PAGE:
PRINT JOURNALISTS LIKE to dismiss TV news as a haven for blow-dried airheads, while broadcasters view ink-stained wretches as snobs whose disdain is born of jealousy.

Both are partially right, but like any number of media odd couples, the two are newly incentivized (to use a popular if made-up synergy word) to prove they can get along.

As a litany of press accounts have chronicled, newspapers are struggling against declining circulation, causing them to hunt for new sources of revenue. Broadcast and cable outlets, meanwhile, are hungry for programming at lower cost as viewers scatter among myriad options.

If it’s not quite peanut butter teaming up with chocolate, it’s pretty close.

The most elaborate collaborative venture is doubtless Discovery Times, a cable partnership of the New York Times and Discovery Networks, whose flagship channel’s profile has veered away from traditional documentary programming in pursuit of younger viewers. The channel will mark its third anniversary in March and, via digital tiers, reaches almost 40 million U.S. homes.

Still, that’s just the tip of the iceberg. Real Simple magazine is behind an eponymous program that made its debut in January on PBS. USA Today is pushing a public-affairs show. The Washington Post is expanding into radio via a deal to program a news-and-talk station, and Entertainment Weekly and VH1 are teaming on a new summer series, “The World Series of Pop Culture,” which promises to lower IQs all over America.

Of course, the marriage of TV and print can be awkward, as was demonstrated by the Jan. 21 premiere of Fox News’ “The Journal Editorial Report,” featuring editorial board members of the Wall Street Journal. Hosted by Paul Gigot, “TJER” violated the first rule of TV talk by showcasing four co-workers who sat around agreeing with each other — no debate, no conflict, no nothing, even during a puffball interview with a White House economic adviser.

Beyond that, Gigot kept getting caught in two-shots ignoring his associates, appearing to scan his notes. Then again, they were all saying the same thing, so paying attention didn’t need to be a priority.

Hell, even Hannity has Colmes to kick around.

It’s a reminder that blending TV with print isn’t always easy. Each medium has its own specific requirements and skill sets, and some of the best print journalists look like the proverbial deer in headlights when posed in front of a camera.

Nor have all the big plans for such combinations panned out. After Tribune Co. acquired the Los Angeles Times, for example, there was conjecture about leveraging their joint assets to launch a local news channel, a la NY1.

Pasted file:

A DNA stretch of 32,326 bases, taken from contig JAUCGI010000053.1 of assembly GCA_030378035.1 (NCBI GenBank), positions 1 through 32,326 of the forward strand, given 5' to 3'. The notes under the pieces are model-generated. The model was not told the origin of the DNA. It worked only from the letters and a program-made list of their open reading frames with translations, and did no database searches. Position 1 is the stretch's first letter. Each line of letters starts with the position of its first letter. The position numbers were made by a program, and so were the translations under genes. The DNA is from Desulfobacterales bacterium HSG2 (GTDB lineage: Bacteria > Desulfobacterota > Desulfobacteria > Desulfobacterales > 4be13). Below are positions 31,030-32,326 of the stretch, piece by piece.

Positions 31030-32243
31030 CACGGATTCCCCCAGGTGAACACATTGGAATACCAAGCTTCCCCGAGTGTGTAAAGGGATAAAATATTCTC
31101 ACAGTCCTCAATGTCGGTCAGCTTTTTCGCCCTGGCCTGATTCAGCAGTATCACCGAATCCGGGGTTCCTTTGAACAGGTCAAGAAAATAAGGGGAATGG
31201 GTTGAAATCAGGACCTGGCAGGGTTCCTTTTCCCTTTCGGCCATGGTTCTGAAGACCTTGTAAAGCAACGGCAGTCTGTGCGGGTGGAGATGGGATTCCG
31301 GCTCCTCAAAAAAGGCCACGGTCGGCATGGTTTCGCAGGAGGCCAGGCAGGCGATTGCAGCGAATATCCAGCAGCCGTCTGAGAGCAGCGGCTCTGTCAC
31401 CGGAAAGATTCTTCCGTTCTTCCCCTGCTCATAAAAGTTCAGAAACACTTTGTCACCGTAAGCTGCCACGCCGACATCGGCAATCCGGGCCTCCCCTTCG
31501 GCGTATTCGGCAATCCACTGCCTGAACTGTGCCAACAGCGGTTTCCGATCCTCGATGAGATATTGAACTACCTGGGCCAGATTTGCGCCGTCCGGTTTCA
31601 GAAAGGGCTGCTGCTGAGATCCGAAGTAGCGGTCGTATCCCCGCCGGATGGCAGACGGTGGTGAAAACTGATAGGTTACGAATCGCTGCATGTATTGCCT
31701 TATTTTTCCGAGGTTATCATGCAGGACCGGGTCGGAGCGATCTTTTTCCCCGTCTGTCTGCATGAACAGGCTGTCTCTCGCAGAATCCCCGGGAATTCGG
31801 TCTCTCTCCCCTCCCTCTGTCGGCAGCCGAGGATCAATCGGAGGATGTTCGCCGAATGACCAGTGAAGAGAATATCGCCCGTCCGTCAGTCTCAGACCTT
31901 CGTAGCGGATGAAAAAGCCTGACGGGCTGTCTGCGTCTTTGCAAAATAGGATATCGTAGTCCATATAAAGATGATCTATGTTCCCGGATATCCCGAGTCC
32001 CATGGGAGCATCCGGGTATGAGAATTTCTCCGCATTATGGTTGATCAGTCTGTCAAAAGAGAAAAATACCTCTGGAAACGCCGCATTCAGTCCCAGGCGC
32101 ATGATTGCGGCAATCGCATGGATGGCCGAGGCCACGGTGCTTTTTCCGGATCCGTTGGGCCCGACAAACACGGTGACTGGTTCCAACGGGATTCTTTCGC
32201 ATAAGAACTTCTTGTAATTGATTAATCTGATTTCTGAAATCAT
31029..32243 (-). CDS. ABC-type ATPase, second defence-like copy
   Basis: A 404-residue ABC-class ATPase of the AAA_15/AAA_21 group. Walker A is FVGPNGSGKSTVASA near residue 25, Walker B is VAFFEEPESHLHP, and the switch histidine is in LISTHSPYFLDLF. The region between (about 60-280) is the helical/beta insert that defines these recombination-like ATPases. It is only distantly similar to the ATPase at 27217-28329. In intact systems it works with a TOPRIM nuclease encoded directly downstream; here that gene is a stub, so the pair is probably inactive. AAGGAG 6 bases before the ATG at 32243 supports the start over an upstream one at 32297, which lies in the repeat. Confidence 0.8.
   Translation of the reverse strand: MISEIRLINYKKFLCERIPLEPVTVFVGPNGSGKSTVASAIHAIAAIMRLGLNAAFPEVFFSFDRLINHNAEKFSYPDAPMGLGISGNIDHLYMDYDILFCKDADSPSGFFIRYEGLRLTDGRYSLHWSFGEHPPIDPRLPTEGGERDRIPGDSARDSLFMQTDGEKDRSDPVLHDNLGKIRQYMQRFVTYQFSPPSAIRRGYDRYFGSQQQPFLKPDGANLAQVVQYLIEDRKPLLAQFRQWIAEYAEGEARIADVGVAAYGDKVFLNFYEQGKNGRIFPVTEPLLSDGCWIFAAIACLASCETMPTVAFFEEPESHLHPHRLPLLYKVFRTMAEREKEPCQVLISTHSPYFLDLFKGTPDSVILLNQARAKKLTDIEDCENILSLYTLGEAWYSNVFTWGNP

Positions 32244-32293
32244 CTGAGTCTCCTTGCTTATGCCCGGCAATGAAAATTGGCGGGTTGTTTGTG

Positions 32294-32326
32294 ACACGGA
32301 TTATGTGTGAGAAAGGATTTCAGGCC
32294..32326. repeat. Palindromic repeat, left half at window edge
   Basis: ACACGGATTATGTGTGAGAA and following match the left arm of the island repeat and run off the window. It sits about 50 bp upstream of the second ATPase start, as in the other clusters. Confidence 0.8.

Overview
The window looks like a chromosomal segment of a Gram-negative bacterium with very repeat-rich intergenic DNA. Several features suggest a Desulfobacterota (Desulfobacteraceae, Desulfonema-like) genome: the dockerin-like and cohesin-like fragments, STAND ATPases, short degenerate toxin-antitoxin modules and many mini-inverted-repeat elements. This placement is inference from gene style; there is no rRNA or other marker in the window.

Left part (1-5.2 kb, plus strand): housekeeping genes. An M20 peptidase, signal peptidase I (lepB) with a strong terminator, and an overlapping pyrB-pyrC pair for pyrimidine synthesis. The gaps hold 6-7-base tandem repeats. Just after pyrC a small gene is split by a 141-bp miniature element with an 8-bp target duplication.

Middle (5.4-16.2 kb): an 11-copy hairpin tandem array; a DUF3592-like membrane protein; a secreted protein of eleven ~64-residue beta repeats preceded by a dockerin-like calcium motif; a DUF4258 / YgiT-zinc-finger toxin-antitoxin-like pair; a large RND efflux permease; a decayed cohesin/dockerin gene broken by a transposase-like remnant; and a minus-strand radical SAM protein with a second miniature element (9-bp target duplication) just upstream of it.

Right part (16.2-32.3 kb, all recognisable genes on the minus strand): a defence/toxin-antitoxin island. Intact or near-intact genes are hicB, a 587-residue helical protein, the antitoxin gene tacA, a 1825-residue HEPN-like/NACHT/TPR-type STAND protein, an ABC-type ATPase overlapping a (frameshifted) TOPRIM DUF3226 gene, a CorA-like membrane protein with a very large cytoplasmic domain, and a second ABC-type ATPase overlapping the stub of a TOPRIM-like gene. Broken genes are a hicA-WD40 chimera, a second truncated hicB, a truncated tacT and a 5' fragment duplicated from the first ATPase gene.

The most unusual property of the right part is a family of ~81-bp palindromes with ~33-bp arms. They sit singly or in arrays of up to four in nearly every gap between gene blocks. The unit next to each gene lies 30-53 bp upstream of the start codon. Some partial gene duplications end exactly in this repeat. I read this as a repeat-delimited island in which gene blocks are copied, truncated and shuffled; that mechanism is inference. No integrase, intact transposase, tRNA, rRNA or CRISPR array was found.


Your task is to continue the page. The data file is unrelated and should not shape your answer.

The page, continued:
Instead, Tribune simply posted a correspondent from its L.A. TV station, KTLA, in the paper’s newsroom to interview reporters, previewing Times stories on its evening news. During my tenure there, most reporters seemed to view their participation with an enthusiasm normally reserved for dental appointments, and then-Times TV critic Howard Rosenberg derided the practice.

So much for synergy.

That’s why the more recent flurry of cooperative arrangements bears watching, especially Discovery Times. Vivian Schiller, a CNN alum who serves as the channel’s exec VP and general manager, says the key is not to turn the wedding into a shotgun marriage.

“The ultimate way to make TV and print work together is you don’t make them work together,” she says. In translating print work to TV, “it’s got to work as a television program.”

Lawrie Mifflin, a one-time Times television beat reporter who is now its exec director of TV and radio, says the paper has integrated TV and print operations with such efforts as “New York Times Reporting,” which airs investigative reports almost simultaneously in the paper and on Discovery Times.

“We recognized early on that you couldn’t just slap the two together; you had to figure out how to make the best of each,” Mifflin says, while adapting to serve newer areas like broadband video and podcasting.

“The way technology is evolving … we need to be able to translate our journalism into whatever form the public wants to receive it.”

This isn’t to say that old habits, and biases, don’t die hard.

“There are reporters at the New York Times, who shall remain nameless, who don’t like television and will never like television,” Schiller says. “But there’s a lot less skepticism than there used to be.”

Whether or not necessity is the mother of invention, disappointing earnings reports usually are. Based on that trend, then, both sides of the TV-print divide are going to have to put misgivings aside and begin getting ready for their close-ups.